From the classic to the tragic
Banality and genius hang side by side at the newly reopened European Art Gallery, which occupies a wing of Romania’s National Museum of Arts.
The luxurious interiors showcase mostly safe art among 3,000 paintings and sculptures, such as cherubs, fruit garlands, bored angels and tedious hunting scenes - which all reinforce, rather than challenge, the social order of their time. These decorative pastoral scenes would not dare cause offence in an Austrian aristocrat’s library or a Victorian tea room.
Among the pieces, from collections that include those of King Carol I, the central bank and the Ministry of Foreign Affairs, are some which carry the label of a genius, such as those from the school of Rembrandt, but which do not demonstrate the signature dark and fleshy qualities of the Dutch master.
However, each room, exhibiting classic periods of German, Italian, Spanish, Flemish and French art, does contain at least one classic – which is enough to expect from a national art gallery.
The best are the four seasons by Brueghel the Younger. Under fire in World War I, Romania sent the works for safe-keeping in 1916 to their Romanov friends in Moscow, to escape the clutches of the warmongering Kaiser. But once the Russian royals met a sticky end, the Soviets kept hold of the paintings.
Now recovered, these show a passing year in a peasant village in today’s Belgium. The workers shear sheep, plant crops, cut down wheat, kill animals and squash grapes. But, as with Brueghel, the scenes demonstrate the bawdy side of country matters – with buxom peasants flirting and binge-drinking while, in the winter scene, a man plays with the contents of his trousers in an improper fashion for public display.
These snapshots of country life show men and women engaged in the same roles, such as seed-planting, soliciting for sex or slaughtering livestock, and a world without authority. No one tells these people what to do. They labour under a practical instinct and obey their appetites, while, in the distance, a grey church stands empty. This is a powerful political work – one of the few on display – showing an idealised society that mixes both tradition and socialism.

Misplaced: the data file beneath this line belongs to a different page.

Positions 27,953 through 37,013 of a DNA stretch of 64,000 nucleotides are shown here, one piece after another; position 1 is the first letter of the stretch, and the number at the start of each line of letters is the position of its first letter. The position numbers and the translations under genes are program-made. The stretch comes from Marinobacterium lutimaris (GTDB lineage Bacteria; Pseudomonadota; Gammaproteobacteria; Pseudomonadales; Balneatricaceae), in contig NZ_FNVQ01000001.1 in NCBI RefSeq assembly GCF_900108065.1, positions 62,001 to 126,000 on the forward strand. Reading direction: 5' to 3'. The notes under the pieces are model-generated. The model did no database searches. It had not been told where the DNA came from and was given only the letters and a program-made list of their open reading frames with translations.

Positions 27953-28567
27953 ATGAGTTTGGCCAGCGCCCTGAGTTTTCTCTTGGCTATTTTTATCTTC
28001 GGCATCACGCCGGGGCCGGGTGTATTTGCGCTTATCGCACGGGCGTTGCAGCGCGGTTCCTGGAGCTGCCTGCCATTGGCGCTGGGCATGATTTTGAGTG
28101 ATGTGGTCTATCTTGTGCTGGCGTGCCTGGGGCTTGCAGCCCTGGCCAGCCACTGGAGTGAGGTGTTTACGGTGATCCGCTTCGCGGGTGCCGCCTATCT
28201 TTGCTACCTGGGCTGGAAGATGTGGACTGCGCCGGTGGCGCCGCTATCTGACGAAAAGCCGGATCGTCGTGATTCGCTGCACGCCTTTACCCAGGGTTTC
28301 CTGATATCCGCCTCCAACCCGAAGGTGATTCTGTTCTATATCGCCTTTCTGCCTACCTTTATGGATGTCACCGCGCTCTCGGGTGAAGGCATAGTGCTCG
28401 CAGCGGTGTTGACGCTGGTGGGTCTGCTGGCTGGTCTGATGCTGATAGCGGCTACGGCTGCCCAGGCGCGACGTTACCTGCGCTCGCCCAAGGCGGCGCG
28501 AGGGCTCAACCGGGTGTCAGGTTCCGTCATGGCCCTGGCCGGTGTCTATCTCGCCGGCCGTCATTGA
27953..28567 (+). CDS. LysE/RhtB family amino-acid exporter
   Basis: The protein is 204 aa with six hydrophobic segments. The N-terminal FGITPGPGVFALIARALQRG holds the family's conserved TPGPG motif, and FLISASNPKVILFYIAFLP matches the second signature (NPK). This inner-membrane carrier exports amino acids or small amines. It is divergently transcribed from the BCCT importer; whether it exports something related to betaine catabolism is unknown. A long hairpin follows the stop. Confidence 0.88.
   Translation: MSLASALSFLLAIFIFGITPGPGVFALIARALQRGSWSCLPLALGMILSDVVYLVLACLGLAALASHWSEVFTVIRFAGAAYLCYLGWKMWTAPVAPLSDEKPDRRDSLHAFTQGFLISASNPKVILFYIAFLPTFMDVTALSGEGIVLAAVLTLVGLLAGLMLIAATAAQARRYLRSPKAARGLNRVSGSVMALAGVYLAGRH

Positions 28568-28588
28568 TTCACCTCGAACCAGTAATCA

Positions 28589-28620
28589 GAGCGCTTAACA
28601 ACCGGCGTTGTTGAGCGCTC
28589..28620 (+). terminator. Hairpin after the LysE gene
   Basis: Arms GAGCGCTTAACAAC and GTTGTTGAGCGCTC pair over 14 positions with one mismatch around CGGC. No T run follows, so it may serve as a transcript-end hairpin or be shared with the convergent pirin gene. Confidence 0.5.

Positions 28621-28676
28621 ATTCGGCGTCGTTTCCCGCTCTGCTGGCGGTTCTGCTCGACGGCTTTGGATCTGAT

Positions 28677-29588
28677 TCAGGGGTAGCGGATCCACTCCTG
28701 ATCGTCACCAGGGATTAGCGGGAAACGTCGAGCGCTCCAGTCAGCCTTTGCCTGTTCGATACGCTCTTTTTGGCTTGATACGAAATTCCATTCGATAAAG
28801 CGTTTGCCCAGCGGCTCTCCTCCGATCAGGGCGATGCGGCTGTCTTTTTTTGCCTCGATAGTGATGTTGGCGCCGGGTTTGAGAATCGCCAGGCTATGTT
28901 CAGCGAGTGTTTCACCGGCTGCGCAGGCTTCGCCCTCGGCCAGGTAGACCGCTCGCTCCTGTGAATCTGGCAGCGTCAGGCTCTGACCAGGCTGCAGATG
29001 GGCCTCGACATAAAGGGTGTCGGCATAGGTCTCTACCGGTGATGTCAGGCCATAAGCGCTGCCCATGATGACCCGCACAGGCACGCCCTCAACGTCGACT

The late 19th century paintings from France showcase fine impressionism, such as Pissarro’s ‘Orchard in blossom’ and Sisley’s ‘Church at Moret in Winter’. Best is Monet’s ‘Camille - the green dress’, where a comely woman of a certain age tries to engage the attentions of the viewer with a fan, but roams a stage where no one is present.
Another surprise is the new addition of Luis Cranach the Elder’s 16th century ‘Venus and Cupid’, which subverts the decorative approach to the love deity with a sexual colour scheme, showing Venus with fiery orange curls, in front of a rich burgundy drop, while Cupid has a dark red bow and dark red wings.
Fresh to the gallery is also ‘The Annunciation’ by Tintoretto, where the Angel and Mary are pushed to the side of the painting, while the central image is the floor between them a rich, geometric marble pattern. The hero of the piece is perspective, with the angel presenting to Mary a journey out of the room and into the open.
Despite many works which carry the crime of being bland, this gallery remains the perfect escape from the dirt, smog and insults weighing down a capital in a chaotic and never-ending transition.
European Art Gallery
National Museum of Arts Romania (MNAR)
49 - 53 Calea Victoriei
Open Wednesday to Sunday
11 am to 7 pm